Table 1

Overall Cohort Characteristics.

Characteristics n (%)/median (IQR)

Maternal age in years 26 (22, 31)
Gravidity 2 (1, 3)
Parity 1 (0, 2)
Gestational weeks 38 (36, 38)
Reason for care*
    pelvic pain 415 (85.2%)
    vaginal bleeding 17 (3.5%)
    vaginal discharge 10 (2.1%)
    evaluation for pre-eclampsia 5 (1.0%)
    evaluation of hypertension 12 (2.5%)
Suspect abnormal pre-treatment diagnosis
    multi-gestation 5 (0.9%)
    breech presentation 8 (1.4%)
    transverse presentation 3 (0.5%)
    cephalopelvic disproportion 19 (3.4%)
    ectopic pregnancy 0 (0.0%)
    placental abruption 1 (0.2%)
    placenta previa 3 (0.5%)
    Abortion 28 (5.1%)
    retained products 2 (0.4%)
Patient disposition
    birthing room for vaginal delivery 472 (80.8%)
    operating room for C section 23 (3.9%)
    admitted to ward for observation 12 (2.1%)
    discharged for outpatient follow up 10 (1.7%)
    transferred for further care 67 (11.5%)
Care outcome#
    live birth 469 (94.0%)
    post-partum hemorrhage 12 (2.4%)
    perinatal infant mortality 15 (3.0%)
    maternal mortality 3 (0.6)

* Reason for obstetrical evaluation if not or in addition to concern for normal labor.

# Provides data only for patients not transferred for further care.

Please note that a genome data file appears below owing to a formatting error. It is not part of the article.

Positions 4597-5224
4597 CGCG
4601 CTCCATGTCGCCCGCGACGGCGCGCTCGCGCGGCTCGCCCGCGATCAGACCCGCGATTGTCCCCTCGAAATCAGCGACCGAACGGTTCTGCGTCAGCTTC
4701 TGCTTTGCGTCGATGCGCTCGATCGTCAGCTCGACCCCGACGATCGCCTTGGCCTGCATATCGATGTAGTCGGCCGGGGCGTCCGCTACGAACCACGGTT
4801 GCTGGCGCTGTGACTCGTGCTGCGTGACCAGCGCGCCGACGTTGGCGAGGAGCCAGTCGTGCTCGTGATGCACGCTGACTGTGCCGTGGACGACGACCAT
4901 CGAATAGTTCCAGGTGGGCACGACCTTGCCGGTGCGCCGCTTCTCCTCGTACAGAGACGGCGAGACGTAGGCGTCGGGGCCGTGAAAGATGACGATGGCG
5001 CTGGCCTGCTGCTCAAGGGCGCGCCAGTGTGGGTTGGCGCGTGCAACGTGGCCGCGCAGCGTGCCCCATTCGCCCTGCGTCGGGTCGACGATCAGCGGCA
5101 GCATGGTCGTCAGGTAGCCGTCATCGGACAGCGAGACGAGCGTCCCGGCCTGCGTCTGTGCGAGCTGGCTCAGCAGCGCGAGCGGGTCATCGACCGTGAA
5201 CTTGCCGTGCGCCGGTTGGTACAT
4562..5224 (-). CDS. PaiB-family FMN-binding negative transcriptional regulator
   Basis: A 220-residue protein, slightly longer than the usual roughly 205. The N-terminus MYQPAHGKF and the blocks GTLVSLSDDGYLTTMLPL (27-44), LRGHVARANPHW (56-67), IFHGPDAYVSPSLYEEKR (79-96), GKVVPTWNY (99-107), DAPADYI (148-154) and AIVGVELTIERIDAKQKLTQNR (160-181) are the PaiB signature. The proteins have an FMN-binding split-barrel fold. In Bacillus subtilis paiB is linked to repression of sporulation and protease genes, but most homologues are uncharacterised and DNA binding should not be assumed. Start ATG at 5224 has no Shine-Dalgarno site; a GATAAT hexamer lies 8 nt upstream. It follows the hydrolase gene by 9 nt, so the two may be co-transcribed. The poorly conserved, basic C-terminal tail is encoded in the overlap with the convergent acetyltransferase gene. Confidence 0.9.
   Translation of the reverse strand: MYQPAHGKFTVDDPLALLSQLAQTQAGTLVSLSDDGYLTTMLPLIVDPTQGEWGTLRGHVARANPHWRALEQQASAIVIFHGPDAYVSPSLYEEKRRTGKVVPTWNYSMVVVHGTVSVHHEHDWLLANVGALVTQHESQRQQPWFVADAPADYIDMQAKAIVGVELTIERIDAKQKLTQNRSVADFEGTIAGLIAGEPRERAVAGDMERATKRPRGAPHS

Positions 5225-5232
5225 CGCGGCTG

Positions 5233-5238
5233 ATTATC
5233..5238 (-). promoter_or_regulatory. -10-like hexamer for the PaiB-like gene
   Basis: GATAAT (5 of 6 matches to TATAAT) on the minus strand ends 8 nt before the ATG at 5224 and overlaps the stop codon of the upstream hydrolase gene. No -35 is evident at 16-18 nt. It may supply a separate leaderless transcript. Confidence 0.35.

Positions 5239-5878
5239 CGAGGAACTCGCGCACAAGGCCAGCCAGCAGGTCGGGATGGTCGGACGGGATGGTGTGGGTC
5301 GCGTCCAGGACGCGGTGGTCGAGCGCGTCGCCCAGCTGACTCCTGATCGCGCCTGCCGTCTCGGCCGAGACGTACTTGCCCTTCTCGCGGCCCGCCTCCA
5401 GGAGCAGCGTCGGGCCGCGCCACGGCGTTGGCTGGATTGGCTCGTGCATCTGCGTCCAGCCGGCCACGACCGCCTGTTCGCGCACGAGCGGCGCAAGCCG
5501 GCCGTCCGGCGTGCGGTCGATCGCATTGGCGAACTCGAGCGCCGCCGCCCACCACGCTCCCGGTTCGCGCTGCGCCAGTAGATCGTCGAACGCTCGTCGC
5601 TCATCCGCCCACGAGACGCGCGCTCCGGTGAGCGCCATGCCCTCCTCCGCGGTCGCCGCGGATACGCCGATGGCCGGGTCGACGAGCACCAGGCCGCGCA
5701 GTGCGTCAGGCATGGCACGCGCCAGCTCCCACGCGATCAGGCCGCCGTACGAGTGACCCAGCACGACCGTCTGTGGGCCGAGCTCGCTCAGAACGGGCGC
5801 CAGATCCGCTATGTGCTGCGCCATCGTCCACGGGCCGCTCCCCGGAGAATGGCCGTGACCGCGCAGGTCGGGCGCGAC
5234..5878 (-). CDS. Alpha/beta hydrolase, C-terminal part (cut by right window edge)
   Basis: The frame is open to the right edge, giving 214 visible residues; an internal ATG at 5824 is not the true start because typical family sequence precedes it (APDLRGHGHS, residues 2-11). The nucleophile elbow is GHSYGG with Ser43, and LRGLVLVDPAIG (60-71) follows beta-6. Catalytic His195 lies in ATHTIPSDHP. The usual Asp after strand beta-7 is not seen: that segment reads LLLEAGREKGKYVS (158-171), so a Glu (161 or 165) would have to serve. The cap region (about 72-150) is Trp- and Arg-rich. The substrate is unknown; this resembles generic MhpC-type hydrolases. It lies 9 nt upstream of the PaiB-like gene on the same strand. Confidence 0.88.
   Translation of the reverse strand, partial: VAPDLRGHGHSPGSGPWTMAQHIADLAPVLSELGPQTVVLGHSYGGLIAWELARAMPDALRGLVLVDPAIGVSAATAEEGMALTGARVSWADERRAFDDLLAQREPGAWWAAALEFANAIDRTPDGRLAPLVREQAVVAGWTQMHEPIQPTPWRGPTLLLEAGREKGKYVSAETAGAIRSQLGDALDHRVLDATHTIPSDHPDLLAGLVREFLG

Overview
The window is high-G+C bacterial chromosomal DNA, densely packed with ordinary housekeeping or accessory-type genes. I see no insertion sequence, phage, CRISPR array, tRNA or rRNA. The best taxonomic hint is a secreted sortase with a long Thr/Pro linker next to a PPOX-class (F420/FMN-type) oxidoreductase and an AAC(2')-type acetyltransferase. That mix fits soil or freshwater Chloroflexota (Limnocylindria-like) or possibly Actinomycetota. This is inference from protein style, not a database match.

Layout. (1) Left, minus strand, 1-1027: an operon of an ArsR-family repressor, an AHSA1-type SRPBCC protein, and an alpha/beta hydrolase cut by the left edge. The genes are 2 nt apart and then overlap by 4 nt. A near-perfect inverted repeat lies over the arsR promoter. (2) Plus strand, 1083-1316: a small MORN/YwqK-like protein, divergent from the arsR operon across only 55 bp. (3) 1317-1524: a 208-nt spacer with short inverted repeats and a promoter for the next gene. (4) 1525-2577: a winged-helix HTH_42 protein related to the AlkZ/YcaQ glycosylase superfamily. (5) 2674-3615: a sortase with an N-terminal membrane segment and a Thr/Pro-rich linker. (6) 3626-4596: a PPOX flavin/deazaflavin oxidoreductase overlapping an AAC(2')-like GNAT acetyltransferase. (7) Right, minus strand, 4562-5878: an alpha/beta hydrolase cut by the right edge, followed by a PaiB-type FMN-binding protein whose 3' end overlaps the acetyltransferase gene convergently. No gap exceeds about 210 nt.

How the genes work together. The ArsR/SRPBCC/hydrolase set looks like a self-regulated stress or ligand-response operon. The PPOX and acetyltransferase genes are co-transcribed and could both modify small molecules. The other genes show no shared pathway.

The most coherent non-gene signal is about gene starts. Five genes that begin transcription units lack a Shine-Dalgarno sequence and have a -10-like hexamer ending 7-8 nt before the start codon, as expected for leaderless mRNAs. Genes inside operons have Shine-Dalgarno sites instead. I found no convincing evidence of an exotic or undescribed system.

Stratifying the data by hospital site, it was found that at Fort Liberté hospital, a reason for presentation was identified for 201 (94.3%) cases, and at Centre Medicosocial de Ouanaminthe for 286 (76.0%) cases (Table 2). Significantly more cases would have been aided by POCUS at Fort Liberté hospital (40 of 202 cases, or 19.8%) than at Centre Medicosocial de Ouanaminthe (29 of 352 cases, or 8.2%) (P < 0.001). In addition, cesarean sections were performed in 10.9% of cases at Fort Liberté compared to 0.0% of cases at Centre Medicosocial de Ouanaminthe. At Fort Liberté Hospital, 15.6% of patients were transferred, compared to 9.1% at Centre Medicosocial de Ouanaminthe. Lastly, at Centre Medicosocial de Ouanaminthe, there were 3 (0.9%) maternal deaths compared to Fort Liberté Hospital where there were 0 (0.0%) maternal deaths.

Table 2

Characteristics by hospital site.

Characteristics Fort Liberte Hospital (n = 213) Centre Medicosocial de Ouanaminthe (n = 376) p

n (%)/median (IQR) n (%)/median (IQR)

Maternal age in years 27 (23, 32) 26 (22, 31) 0.12
Gravida 2 (1, 3) 2 (1, 3) 0.13
Para 1 (0, 2) 1 (0, 2) 0.02
Gestational weeks 36 (34, 38) 38 (38, 38) <0.001
Reason for care*
    pelvic pain 172 (85.6%) 243 (85.0%) 0.85
    vaginal bleeding 12 (6.0%) 5 (1.8%) 0.021
    vaginal discharge 6 (3.0%) 4 (1.4%) 0.408
    evaluation for pre-eclampsia/eclampsia 3 (1.5%) 2 (0.7%) 0.393
    evaluation of hypertension 9 (4.5%) 3 (1.1%) 0.033
Suspected abnormal pre-treatment diagnosis
    multi-gestation 3 (1.5%) 2 (0.6%) 0.360
    breech presentation 3 (1.5%) 5 (1.4%) 1.00
    transverse presentation 2 (1.0%) 1 (0.3%) 0.302
    cephalopelvic disproportion 13 (6.4%) 6 (1.7%) 0.003
    ectopic pregnancy 0 (0.0%) 0 (0.0%)
    placental abruption 1 (0.5%) 0 (0.0%) 0.365
    placenta previa 0 (0.0%) 3 (0.9%) 0.557
    Abortion 18 (8.9%) 10 (2.8%) 0.002
    retained products 0 (0.0%) 2 (0.6%) 0.536
Patient disposition
    birthing room for vaginal delivery 150 (71.1%) 322 (86.3%) <0.001
    operating room for cesarean section 23 (10.9%) 0 (0.0%)